Trivia Investigation Team

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NewcastleFalcon
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Re: Trivia Investigation Team-new task

Post by NewcastleFalcon »

I spotted that one on my travels that's the RAC box...

Image

Another aside Can't find anything to tell me Why the AA had the "call sign" Fanum, after which they named their buildings in Leicester Square originally and at Basingstoke.

Regards Neil

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mickthemaverick
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Re: Trivia Investigation Team-new task

Post by mickthemaverick »

All I can offer there is that 'fanum' is a latin word meaning Sanctuary, which may be the reason for calling the HQ by that name :?:

Hell Razor5543
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Re: Trivia Investigation Team-new task

Post by Hell Razor5543 »

According to Wikipedia "Fanum" also means 'temple' in Latin, and was chosen to reflect the AAs' status as the UKs' premier motor breakdown company;

https://en.wikipedia.org/wiki/Fanum_Hou ... %20company.

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NewcastleFalcon
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Re: Trivia Investigation Team-new task

Post by NewcastleFalcon »

Thanks, thats good enough for me Mick and James. :-D

Regards Neil

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CitroJim
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Re: Trivia Investigation Team

Post by CitroJim »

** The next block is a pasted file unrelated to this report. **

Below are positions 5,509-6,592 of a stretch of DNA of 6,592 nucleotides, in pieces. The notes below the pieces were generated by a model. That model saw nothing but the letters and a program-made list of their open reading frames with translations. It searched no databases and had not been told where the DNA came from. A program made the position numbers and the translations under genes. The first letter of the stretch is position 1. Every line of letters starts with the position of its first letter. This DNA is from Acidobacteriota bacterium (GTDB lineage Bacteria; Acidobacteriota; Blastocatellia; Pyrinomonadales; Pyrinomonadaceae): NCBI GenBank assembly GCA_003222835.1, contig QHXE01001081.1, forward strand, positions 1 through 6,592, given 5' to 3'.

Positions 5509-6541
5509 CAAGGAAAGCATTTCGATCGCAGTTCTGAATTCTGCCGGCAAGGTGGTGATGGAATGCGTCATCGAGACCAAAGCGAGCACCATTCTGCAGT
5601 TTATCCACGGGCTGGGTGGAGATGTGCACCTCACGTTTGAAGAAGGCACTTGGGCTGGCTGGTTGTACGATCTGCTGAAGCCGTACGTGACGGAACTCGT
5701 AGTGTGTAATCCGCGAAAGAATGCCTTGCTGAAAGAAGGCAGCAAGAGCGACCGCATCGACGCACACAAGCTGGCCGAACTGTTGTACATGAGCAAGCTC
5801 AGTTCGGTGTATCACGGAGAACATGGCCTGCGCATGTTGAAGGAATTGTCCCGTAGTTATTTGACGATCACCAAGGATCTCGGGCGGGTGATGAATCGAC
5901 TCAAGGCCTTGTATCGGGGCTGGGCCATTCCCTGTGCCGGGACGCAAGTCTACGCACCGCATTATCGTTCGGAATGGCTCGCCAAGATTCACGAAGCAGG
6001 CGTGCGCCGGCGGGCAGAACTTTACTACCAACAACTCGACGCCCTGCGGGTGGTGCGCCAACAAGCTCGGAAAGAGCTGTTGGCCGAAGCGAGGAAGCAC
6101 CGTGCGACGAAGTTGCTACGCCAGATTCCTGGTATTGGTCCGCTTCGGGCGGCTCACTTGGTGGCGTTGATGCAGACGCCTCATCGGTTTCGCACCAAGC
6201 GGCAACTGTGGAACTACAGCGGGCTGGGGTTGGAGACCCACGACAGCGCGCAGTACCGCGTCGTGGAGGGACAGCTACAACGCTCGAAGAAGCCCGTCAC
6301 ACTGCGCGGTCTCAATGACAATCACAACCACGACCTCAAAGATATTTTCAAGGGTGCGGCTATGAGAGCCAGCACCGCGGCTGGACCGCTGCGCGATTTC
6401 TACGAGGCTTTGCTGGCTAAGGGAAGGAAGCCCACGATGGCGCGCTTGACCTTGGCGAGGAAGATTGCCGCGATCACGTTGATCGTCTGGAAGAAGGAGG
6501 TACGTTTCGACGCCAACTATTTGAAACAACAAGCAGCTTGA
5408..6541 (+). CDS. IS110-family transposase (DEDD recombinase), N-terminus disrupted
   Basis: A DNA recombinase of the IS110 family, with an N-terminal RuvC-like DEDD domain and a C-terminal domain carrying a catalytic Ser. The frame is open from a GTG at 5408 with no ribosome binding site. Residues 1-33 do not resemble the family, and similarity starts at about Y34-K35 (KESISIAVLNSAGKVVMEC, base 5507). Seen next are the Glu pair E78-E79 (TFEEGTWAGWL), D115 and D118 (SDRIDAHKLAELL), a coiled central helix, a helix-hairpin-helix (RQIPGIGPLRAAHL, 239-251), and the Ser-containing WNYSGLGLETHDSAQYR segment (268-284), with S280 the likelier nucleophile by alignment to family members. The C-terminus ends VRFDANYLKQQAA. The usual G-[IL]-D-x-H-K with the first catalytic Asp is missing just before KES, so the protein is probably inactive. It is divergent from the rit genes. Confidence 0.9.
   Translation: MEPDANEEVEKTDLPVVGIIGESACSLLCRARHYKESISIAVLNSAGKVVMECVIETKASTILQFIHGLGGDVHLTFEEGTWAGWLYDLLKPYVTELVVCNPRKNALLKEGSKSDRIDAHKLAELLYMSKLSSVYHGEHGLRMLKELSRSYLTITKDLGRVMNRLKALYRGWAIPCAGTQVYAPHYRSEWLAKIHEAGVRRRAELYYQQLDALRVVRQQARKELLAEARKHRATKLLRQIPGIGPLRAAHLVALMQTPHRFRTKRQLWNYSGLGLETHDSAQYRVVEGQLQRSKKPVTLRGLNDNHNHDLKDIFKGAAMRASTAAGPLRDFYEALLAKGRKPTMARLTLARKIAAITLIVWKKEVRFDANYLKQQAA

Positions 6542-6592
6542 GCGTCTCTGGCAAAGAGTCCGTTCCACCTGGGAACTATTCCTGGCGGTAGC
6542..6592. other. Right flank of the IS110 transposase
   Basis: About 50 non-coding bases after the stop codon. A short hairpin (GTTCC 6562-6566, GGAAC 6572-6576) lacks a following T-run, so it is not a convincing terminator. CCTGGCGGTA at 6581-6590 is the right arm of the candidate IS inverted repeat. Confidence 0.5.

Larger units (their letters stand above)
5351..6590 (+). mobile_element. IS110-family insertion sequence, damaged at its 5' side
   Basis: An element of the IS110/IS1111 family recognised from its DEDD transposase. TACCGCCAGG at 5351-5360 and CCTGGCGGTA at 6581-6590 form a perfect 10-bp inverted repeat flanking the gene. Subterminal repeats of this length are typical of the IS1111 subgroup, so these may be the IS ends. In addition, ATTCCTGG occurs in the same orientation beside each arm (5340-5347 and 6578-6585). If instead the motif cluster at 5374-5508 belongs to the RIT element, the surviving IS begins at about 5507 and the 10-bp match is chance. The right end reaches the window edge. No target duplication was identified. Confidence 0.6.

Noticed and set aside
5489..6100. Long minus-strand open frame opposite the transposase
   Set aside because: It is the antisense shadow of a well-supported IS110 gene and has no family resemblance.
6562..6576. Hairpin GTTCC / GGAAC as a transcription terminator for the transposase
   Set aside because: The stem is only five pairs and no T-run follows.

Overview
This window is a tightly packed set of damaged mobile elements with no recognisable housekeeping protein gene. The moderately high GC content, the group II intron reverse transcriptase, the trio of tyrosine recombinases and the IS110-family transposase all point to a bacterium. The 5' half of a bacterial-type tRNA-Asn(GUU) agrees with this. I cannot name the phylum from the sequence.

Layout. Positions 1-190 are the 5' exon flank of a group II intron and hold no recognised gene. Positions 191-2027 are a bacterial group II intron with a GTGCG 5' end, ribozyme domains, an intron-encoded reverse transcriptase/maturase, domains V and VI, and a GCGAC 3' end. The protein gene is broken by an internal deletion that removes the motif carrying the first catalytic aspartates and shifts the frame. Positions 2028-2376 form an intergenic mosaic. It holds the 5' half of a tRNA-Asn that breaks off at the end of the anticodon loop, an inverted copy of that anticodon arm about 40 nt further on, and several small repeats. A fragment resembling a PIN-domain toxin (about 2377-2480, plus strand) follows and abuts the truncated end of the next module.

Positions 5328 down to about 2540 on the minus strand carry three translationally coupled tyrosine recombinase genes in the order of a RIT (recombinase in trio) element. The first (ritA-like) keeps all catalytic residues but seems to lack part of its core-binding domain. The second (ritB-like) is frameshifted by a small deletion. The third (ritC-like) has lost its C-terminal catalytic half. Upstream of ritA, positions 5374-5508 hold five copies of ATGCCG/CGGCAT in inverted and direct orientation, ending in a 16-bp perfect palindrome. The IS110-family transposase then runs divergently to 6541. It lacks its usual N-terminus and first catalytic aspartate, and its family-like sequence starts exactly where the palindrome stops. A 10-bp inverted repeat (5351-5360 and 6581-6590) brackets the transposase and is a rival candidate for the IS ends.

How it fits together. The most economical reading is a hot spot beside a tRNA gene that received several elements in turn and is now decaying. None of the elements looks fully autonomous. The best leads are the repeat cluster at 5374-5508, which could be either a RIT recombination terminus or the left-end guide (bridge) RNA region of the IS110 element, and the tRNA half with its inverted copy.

Gosh! Fascinating and interesting stuff! Thanks one and all for a very absorbing read :)

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NewcastleFalcon
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Re: Trivia Investigation Team

Post by NewcastleFalcon »

CitroJim wrote:
20 Nov 2020, 08:48
Gosh! Fascinating and interesting stuff! Thanks one and all for a very absorbing read :)
I think we can just about extract a bit of interest and entertainment out of anything.....but this may be a test.

I was moved to photograph this on the dog walk this morning. Local builder/roofer. I mused not at the food miles, but at the slate miles/roof tile miles and the go-between from source, to being put on a roof in Northumberland
What interesting trivia can be extracted from the information in this notice :?:
Trivia please arising out of this notice
Trivia please arising out of this notice
REgards Neil

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mickthemaverick
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Re: Trivia Investigation Team

Post by mickthemaverick »

Initial thoughts:
Hastings - Captain Arthur J. M. Hastings, OBE, is a fictional character created by Agatha Christie as the companion-chronicler
and best friend of the Belgian detective, Hercule Poirot. (Wiki)

Saltash - If memory serves me correctly Saltash was the name of the Frigate which succeeded the Corvette Compass Rose
as the ship involved in Nicholas Monsarrat's "The Cruel Sea" - I loved that book!!

Ourense - Ourense is a city and capital of the homonymous province located in the autonomous community of Galicia, northwestern Spain. It is on the Portuguese Way path of the Road of St James, and is crossed by the Miño, Barbaña, Loña and Barbañica rivers. It is also known as A cidade das Burgas due to its hot springs, being one of the European cities with the greatest thermal heritage (Wiki)

There are some pointers to get you going chaps!! :-D

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NewcastleFalcon
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Re: Trivia Investigation Team

Post by NewcastleFalcon »

https://www.cupapizarras.com/uk/natural ... y/history/
"1 out of 3 pieces of slate installed in the world comes from CUPA PIZARRAS and, after more than a century of history, has become the world leader on production and commercialisation of natural slate."